If you enroll in Plan F, it is likely that you will not pay any fees for medical services of any kind, as long as they are Medicare-approved services and procedures. Because of this, Plan F is great if you want to know with certainty that your Medical spending will be minimal.
Aetna Medicare Supplement Plan G
Plan G is almost identical to Plan F. The only difference is under Plan G the Beneficiary must pay the Part B deductible (currently $185 per year) before the Plan will cover Part B services.
The monthly premium for Plan G is lower than that for Plan F, and usually by more than the Part B deductible, so this is often a better value than Plan F, while still providing comprehensive coverage.
Aetna Medicare Supplement Plan N
Plan N is also quite comprehensive, but unlike Plans F and G, Plan N offers an even lower monthly premium is you’re willing to pay small co-pays:
- No more than $20 co-pay for office visits
- No more than $50 co-pay for emergency visits
- Plan N doesn’t cover “excess” charges under Plan B. You can find out from your medical service provider whether you would be subject to excess charges (which can’t exceed 15% of the Medicare approved price).
Plan N is an excellent compromise between affordable premium and comprehensive coverage.
Aetna’s Medicare Supplement Insurance Plans are required to be Guaranteed Renewal. This means that they cannot be canceled by Aetna unless you fail to make your required premium payments.
Update On Aetna Medicare Supplement Plans C, F, and G
You may have heard about changes for Plans C, and F. These changes will only affect Beneficiaries who are eligible for Medicare after January 1, 2020. Plans C, F, and High Deductible F will not be available for those eligible after January 1, 2020.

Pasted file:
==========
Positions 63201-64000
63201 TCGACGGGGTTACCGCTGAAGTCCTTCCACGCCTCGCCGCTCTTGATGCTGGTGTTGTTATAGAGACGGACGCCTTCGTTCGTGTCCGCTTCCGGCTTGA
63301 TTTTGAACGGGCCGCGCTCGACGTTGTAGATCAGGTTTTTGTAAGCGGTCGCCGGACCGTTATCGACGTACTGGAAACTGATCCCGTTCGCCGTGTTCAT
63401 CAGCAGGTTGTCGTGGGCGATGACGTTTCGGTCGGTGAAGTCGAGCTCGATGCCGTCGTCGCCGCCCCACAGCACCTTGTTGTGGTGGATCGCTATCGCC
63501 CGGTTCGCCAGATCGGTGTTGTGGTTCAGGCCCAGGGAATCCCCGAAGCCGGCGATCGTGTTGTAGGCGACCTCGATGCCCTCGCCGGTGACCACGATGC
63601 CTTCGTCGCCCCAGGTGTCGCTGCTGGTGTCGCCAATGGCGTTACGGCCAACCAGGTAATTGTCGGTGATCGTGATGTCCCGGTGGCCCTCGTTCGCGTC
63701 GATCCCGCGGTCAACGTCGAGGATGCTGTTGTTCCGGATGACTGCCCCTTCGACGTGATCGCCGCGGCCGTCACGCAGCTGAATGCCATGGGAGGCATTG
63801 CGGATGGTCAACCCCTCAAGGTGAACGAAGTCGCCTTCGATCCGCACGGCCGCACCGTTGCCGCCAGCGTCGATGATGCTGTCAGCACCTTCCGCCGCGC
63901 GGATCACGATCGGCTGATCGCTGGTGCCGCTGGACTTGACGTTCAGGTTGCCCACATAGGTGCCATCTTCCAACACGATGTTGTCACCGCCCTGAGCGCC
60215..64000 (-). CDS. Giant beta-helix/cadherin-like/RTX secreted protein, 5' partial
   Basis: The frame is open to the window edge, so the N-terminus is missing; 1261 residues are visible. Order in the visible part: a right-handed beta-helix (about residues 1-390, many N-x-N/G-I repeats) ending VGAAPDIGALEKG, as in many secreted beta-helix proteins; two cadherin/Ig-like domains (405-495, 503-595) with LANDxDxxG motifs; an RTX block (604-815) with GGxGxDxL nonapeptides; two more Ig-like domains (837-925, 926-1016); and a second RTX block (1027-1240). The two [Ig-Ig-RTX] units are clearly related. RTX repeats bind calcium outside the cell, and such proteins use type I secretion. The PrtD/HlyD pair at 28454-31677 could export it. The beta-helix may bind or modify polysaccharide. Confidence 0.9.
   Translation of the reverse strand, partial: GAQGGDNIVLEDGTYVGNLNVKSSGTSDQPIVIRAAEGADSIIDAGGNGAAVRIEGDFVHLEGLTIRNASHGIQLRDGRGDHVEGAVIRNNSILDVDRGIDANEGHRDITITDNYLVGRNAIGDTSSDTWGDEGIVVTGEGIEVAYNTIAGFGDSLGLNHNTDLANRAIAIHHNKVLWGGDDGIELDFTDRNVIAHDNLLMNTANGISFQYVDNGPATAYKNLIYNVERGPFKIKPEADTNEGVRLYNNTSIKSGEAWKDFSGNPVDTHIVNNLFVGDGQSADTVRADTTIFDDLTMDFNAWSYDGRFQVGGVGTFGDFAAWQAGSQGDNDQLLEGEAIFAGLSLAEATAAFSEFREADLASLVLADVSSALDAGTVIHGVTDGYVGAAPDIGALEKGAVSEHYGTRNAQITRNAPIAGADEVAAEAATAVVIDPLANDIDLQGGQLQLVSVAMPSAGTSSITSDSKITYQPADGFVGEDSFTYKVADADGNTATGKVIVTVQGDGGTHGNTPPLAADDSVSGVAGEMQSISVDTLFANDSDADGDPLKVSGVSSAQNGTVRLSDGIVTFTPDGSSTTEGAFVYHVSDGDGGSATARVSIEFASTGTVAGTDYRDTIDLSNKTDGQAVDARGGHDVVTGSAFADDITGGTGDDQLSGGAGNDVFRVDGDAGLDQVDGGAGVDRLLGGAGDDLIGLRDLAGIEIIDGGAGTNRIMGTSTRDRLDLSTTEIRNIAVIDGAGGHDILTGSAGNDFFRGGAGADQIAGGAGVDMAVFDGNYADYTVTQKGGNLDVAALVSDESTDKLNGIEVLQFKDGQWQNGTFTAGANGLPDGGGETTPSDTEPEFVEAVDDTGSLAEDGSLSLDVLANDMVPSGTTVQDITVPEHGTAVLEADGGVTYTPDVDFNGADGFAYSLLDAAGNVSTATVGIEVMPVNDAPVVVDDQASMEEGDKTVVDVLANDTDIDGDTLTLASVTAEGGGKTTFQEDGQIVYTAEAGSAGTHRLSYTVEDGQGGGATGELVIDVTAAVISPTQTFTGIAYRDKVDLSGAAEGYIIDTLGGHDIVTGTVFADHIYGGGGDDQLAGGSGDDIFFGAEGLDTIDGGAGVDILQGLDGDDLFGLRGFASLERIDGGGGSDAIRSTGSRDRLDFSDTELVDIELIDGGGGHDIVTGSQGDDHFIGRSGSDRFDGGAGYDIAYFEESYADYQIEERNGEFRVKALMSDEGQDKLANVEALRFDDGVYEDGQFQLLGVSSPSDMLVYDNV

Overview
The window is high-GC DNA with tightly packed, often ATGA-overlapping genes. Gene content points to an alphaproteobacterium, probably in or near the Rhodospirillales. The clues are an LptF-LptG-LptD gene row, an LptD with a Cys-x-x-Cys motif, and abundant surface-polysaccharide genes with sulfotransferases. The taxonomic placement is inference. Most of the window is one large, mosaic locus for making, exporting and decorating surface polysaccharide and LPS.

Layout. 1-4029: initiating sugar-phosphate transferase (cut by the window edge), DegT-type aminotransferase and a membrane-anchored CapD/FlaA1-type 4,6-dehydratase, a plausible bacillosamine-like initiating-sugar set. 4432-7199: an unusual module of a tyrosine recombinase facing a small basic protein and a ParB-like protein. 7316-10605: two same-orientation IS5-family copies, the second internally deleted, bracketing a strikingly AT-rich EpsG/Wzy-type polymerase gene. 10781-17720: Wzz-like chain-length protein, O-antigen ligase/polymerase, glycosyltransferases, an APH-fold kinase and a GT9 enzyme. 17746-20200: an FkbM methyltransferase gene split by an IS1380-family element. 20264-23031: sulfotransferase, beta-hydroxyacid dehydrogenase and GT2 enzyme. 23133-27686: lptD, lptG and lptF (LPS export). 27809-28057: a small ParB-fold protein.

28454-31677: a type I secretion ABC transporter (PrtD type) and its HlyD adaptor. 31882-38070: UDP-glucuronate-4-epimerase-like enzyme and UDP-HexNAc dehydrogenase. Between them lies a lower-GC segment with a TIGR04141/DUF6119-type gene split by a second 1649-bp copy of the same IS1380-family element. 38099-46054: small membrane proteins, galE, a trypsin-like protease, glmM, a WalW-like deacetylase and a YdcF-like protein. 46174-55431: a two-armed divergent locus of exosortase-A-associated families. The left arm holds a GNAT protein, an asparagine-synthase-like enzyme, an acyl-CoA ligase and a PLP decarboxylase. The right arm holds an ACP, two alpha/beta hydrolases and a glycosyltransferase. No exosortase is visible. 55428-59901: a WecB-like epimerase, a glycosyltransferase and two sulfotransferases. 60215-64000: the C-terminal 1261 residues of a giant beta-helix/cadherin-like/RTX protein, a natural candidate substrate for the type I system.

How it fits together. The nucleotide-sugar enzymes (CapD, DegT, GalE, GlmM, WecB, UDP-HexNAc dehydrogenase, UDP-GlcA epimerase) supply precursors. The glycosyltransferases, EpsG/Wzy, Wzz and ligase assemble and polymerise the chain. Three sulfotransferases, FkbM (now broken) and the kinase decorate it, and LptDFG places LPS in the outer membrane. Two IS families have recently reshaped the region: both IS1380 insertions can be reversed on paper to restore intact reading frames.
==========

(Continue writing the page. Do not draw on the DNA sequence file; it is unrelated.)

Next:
If you are already eligible for Medicare, or if you become eligible before January 1, 2020, you will be able to enroll in these Plans, or keep them if you are already enrolled in them. Even if you’re not already enrolled in these Plans, your right to enroll in them is preserved.
With Plan F and High Deductible F being eliminated in 2020, a new option is being made available: High Deductible G. This Plan will function just like regular Plan G, but you must meet the annual deductible of $2,180 before the Plan will pay Part B benefits.
In exchange for paying the higher the deductible, the Plan comes with lower monthly premiums.
Can I Switch From One Aetna Supplement Insurance Plan To Another?
One of the drawbacks to Medigap Plans is that switching from one Plan to another, or one carrier to another can be difficult. Every Medicare Beneficiary has the right to enroll in a Medicare Supplement Insurance plan when they first become eligible for Medicare.
This is known as the Medicare Supplement Open Enrollment Period. This is a six month window which begins the later of the date you turn age 65 or enroll in Part B.
If you want to change Plans or carriers after Open Enrollment, you are allowed to, but you will generally be subject to medical underwriting. Your application can even be denied.
However, there are other times when a Medigap company must issue you a policy without underwriting. These times fall under what are called Guaranteed Issue provisions. You may have a Guaranteed Issue right in these circumstances:
- You are on Medicare Advantage, and you move out of the Plan’s service area
- You have been on Medicare Advantage for less than 12 months, and it is your first time on Medicare Advantage (this is known as a Trial Right)
- You dropped your Medicare Supplement Plan to enroll in Medicare Advantage for the first time, and you want to switch back. If you have been on the Medicare Advantage Plan less than 12 months you have a Trial Right
There are other times when you might have a guaranteed issue right. Speak with an independent licensed agent to learn more about changing to Medicare Supplement Insurance after your original Open Enrollment Period.
How To Enroll In An Aetna Medicare Supplement Insurance Plan
Once you know that an Aetna Medigap Plan is right for you, enrollment is simple. You will need your red, white, and blue Original Medicare Card to enroll. Using an independent insurance agent, you can enroll online, over the phone, or face to face.